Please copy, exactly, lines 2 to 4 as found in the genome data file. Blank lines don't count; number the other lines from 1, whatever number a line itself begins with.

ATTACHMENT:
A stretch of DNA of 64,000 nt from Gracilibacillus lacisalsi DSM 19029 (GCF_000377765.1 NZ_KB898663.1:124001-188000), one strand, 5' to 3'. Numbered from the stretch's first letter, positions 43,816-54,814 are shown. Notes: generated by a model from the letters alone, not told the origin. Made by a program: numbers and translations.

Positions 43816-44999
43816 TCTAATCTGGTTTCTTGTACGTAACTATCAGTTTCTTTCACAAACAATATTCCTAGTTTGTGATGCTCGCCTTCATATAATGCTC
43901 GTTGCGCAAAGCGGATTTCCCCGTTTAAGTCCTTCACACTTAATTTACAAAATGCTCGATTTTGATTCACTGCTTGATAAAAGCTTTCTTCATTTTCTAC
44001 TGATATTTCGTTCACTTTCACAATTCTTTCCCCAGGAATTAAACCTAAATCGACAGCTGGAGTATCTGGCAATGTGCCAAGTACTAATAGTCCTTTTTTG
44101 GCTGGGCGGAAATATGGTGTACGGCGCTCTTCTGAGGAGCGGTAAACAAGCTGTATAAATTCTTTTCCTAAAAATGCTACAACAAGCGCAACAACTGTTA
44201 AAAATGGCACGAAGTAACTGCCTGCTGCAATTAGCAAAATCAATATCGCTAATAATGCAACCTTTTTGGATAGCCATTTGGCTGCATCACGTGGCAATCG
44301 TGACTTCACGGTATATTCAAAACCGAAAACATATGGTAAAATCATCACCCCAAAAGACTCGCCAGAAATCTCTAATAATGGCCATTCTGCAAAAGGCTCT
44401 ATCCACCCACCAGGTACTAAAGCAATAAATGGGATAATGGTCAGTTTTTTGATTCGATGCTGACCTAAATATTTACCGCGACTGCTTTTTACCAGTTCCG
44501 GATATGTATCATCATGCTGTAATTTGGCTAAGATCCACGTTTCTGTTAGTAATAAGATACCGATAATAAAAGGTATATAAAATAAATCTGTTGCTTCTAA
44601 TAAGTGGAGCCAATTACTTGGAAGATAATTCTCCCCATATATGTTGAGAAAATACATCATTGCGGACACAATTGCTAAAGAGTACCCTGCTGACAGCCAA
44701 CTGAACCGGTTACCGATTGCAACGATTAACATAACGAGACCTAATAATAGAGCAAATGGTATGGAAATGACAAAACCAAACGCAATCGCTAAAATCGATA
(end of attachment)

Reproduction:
Positions 43816-44999
43816 TCTAATCTGGTTTCTTGTACGTAACTATCAGTTTCTTTCACAAACAATATTCCTAGTTTGTGATGCTCGCCTTCATATAATGCTC
43901 GTTGCGCAAAGCGGATTTCCCCGTTTAAGTCCTTCACACTTAATTTACAAAATGCTCGATTTTGATTCACTGCTTGATAAAAGCTTTCTTCATTTTCTAC